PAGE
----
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Immunotherapy

Immunotherapy is a mesothelioma treatment option that uses the patient’s immune system to fight cancer cells.

Key Points

  • 1

    Immunotherapy is a relatively new treatment option for mesothelioma patients.

  • 2

    Immunotherapy can be considered passive or active depending on type.

  • 3

    There are four main types of immunotherapy used to treat mesothelioma.

  • 4

    Immunotherapy is only available to mesothelioma patients through clinical trials.

Immunotherapy is a relatively new mesothelioma treatment that is currently only available to patients through clinical trials. Cancer immunotherapy works by using the patient’s immune system to target and kill cancer cells. There are four main types of immunotherapy treatments, including immune checkpoint inhibitors, monoclonal antibodies, cancer vaccines and adoptive cell therapy.

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Types of Immunotherapy

Immunotherapy treatments can be considered active or passive. The treatment is deemed active or passive based on how it influences the mesothelioma patient’s immune system.

Active vs. Passive Immunotherapy
Active Immunotherapy
  • Triggers an immune memory for a durable, long-lasting response.
  • The immune system is stimulated to target and kill cancer cells.
Passive Immunotherapy
  • Triggers an immediate, temporary immune response, often requiring multiple doses.
  • Response is triggered by the introduction of synthetic proteins.

The type of immunotherapy that a mesothelioma patient receives will depend on their individual situation. Oftentimes, immunotherapy is combined with another mesothelioma treatment as part of a multimodal plan, so all treatment side effects must also be taken into account.

Immune Checkpoint Inhibitors

Immune cells have checkpoints, or specific molecules on their surface, that are activated or inactivated to trigger an immune response. The immune cells use these checkpoints to determine whether other cells are normal or foreign.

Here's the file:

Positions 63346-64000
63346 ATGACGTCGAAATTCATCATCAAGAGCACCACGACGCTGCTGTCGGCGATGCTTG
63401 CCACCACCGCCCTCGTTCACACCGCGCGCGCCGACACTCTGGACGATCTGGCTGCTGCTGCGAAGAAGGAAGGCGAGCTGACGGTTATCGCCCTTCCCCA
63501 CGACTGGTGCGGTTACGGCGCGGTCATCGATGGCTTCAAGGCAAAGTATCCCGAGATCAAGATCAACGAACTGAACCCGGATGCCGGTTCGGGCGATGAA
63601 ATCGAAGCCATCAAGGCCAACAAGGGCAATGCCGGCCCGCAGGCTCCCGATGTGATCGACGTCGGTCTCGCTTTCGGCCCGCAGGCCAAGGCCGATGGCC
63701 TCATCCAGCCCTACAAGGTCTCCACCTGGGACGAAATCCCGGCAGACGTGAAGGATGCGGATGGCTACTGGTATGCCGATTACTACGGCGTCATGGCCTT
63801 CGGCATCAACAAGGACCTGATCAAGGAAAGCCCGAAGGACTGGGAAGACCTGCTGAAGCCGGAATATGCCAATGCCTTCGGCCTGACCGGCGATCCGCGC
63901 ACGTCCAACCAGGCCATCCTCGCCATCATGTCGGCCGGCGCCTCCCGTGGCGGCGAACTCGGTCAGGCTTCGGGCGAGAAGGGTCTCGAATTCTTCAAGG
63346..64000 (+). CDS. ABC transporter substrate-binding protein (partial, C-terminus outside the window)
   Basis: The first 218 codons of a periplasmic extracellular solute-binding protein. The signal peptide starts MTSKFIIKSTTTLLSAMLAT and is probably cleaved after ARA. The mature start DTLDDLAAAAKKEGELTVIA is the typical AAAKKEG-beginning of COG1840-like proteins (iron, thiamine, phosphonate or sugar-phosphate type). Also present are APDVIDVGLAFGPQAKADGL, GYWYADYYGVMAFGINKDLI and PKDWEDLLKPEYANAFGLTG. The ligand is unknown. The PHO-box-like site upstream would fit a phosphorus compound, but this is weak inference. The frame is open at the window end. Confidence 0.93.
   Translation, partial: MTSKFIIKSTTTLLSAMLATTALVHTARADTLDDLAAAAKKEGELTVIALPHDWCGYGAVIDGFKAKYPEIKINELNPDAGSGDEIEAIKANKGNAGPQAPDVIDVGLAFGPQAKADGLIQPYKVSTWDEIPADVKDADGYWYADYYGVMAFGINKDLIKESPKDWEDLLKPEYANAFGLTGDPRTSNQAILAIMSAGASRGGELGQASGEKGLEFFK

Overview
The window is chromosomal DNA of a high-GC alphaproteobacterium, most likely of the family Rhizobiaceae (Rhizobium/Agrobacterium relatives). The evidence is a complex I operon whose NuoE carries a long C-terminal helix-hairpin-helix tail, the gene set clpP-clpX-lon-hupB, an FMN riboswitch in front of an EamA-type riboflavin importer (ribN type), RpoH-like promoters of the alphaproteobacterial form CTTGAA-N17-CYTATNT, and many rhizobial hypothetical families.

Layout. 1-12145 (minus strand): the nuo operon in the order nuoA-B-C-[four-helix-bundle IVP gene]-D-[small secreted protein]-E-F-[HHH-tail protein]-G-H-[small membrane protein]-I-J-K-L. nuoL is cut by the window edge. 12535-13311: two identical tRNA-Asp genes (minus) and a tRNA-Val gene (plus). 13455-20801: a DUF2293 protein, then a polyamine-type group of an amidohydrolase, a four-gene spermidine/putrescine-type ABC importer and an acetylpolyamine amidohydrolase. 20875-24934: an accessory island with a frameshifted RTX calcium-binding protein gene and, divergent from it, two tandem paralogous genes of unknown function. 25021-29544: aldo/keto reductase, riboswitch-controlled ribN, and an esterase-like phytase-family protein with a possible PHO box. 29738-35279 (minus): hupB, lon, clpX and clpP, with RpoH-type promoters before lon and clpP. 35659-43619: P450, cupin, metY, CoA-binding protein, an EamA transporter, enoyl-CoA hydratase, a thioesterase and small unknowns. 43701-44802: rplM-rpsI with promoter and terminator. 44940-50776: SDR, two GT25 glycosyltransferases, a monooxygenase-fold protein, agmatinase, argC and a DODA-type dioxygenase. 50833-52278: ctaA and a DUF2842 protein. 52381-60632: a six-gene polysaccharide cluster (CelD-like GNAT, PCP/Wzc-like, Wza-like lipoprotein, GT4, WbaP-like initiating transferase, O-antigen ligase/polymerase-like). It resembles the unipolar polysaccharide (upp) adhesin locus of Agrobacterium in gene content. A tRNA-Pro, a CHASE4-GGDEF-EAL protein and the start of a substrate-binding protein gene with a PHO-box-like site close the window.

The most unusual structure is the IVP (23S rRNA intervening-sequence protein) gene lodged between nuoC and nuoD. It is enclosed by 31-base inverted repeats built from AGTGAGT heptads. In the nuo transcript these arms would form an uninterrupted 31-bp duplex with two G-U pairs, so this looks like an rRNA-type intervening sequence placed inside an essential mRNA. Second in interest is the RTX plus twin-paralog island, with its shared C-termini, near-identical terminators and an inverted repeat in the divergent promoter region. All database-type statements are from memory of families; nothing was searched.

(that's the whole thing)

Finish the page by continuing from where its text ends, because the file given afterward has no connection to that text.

One checkpoint or molecule is a protein called PD-1. Normal cells have a similar protein, PD-L1. When the immune cells’ PD-1 protein interacts with the normal cells’ PD-L1 protein, the checkpoint is inactivated and the immune cells don’t attack the healthy cells. Some cancer cells have the PD-L1 proteins on their surfaces, which can keep them from being attacked by the body’s immune system.

Checkpoint inhibitors work by boosting the body’s immune response to tumor cells. The inhibitors bind to PD-1 or PD-L1 to keep them from binding to one another, inhibiting the checkpoint and causing the immune cells to attack the cancer cells.

The FDA has approved some immunotherapy drugs like nivolumab (Opdivo), Keytruda (pembrolizumab) and Tecentriq for the treatment of non-small cell lung cancer and other types of cancers, and Keytruda continues to show great promise in treating malignant mesothelioma through clinical trials. In one study, Keytruda was used to treat 25 pleural mesothelioma patients. 13 of the 25 patients were able to achieve stable disease after treatment of the immunotherapy drug with minimal side effects. With such success, Keytruda and mesothelioma have been able to improve prognosis for many patients.

Potential Checkpoint Inhibitors Side Effects
  • Cough
  • Diarrhea
  • Fatigue
  • Itching
  • Loss of appetite
  • Low thyroid hormone
  • Nausea
  • Skin rash

Monoclonal Antibodies

Monoclonal antibodies can be used to treat mesothelioma cancer by targeting specific proteins or processes involved with tumor development, maintenance and progression.